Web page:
Lenny Kravitz, who Andrews apprenticed under[2] as a member of his backing band,[12] plays guitar and sings backup on "Something Beautiful".[1] Marc Broussard contributes backing vocals on "Right to Complain".[10] Allen Toussaint plays piano[9] on the only cover song, a reworking of his own "On Your Way Down".[4]

ReceptionEdit

Professional ratings
Review scores
SourceRating
Allmusic     [9]
Rolling Stone     [13]
Billboard89/100[14]

Nate Chinen said in The New York Times that the album is "more polished and less thrilling than Trombone Shorty's live shows" but goes on to call it "firm in its purpose with swagger to spare". He closed his review with "It's a sound born of New Orleans, unmistakably, and if it heralds an ambitious ascent, it also attests to an unbroken spirit."[10]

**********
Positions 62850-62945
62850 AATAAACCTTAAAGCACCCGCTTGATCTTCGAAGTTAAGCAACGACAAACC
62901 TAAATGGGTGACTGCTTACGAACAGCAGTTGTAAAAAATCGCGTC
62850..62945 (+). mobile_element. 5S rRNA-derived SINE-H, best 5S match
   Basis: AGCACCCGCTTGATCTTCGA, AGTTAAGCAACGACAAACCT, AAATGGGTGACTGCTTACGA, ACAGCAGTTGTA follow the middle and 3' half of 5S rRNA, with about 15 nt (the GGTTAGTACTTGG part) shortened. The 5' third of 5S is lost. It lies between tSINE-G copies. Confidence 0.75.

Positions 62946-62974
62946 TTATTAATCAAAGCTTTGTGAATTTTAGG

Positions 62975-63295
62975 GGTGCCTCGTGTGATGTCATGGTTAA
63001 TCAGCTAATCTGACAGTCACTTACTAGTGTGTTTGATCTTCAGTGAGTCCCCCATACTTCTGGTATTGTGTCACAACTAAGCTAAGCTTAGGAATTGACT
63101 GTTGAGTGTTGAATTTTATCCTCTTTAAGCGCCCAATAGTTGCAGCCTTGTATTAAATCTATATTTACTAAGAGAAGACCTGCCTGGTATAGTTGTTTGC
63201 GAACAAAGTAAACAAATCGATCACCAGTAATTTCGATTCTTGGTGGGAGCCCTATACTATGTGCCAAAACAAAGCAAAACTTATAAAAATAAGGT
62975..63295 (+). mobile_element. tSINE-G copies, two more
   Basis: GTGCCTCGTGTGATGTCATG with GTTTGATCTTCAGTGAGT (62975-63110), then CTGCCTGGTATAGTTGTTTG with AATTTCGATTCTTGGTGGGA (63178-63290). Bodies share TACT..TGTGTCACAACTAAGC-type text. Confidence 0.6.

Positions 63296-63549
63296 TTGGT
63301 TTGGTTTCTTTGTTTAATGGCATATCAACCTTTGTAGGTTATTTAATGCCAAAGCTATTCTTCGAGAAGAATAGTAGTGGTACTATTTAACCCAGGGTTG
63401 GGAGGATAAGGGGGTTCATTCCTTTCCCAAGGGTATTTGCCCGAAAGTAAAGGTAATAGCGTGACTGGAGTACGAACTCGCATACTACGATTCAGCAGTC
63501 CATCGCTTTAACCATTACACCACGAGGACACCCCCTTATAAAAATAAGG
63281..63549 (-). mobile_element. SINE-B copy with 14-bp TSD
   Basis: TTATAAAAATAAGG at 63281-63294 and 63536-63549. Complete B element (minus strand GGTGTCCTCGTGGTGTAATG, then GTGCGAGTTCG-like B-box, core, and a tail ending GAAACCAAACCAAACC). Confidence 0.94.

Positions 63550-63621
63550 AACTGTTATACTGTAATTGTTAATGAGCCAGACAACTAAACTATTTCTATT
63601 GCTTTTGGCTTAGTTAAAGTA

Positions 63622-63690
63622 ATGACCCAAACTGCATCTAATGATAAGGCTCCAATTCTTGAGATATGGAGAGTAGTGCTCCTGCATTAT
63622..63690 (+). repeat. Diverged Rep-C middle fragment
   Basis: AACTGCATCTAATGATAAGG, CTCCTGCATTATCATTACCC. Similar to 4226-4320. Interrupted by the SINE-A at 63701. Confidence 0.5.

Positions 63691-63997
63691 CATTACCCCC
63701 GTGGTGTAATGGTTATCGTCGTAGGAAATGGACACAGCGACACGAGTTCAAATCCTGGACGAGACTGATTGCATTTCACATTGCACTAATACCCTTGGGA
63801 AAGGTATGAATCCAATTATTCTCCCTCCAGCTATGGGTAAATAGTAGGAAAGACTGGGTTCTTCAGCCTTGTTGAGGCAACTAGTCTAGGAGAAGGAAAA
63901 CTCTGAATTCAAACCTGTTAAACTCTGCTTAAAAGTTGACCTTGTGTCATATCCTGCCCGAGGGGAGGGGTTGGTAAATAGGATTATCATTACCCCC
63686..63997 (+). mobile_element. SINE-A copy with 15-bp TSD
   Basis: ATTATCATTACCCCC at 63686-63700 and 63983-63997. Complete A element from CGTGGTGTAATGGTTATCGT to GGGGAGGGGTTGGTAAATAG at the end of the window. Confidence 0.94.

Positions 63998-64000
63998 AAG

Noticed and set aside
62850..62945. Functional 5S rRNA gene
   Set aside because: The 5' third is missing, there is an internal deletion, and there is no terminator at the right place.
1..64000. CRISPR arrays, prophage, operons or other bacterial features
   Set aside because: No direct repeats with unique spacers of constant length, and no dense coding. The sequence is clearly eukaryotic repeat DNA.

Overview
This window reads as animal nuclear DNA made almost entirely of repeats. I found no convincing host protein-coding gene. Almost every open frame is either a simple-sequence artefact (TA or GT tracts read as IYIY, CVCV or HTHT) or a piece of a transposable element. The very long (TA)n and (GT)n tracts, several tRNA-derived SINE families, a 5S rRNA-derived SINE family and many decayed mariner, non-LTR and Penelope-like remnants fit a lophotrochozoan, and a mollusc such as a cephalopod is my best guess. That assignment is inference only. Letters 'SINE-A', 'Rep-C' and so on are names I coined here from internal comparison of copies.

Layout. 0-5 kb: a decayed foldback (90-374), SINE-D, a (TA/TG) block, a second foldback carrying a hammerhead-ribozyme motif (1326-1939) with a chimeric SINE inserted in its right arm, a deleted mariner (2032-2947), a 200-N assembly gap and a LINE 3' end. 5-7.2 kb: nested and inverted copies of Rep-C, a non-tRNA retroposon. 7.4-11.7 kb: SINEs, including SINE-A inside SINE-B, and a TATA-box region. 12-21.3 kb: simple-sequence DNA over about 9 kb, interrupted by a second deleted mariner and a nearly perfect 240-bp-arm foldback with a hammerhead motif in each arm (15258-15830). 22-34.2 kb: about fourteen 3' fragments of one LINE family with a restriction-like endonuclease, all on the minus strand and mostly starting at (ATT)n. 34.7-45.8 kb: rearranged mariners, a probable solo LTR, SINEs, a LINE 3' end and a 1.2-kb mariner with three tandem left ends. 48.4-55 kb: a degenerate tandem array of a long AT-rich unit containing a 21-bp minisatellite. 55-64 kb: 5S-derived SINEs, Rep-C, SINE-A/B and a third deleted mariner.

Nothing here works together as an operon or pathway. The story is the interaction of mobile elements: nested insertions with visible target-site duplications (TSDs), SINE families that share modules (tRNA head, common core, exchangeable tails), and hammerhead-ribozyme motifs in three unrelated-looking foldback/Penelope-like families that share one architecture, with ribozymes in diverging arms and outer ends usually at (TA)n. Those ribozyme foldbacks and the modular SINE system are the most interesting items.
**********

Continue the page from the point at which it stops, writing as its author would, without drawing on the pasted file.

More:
Noting the wide appeal of Backatown, Carla Meyer of The Sacramento Bee wrote that it "provides comfort for fans of jazz, rock, pop, funk and however you want to classify James Bond theme music".[5] Geoffrey Himes of The Washington Post compared Andrews's vocals to Stevie Wonder and noted that the album has "second-line rhythm that could only come from New Orleans".[11]

Thom Jurek of Allmusic called the music "aural gumbo" and the album a "fingerpopping, butt-shakin' mix set" that "crackles and burns with an unburdened, unfettered, passionate live feel". He went on to call it "everything popular American music should be".[9] Will Hermes of Rolling Stone said the album is "both deeply rooted and culturally omnivorous" and referred to Andrews as "a Katrina survivor trying to hold on to the old while building the new".[13]

Track listingEdit

  1. "Hurricane Season" (Troy Andrews) 3:20
  2. "On Your Way Down" (Allen Toussaint) 3:36
  3. "Quiet as Kept" (Andrews) 3:05
  4. "Something Beautiful" (Andrews, Ryan Montbleau) 3:42
  5. "Backatown" (Andrews) 2:47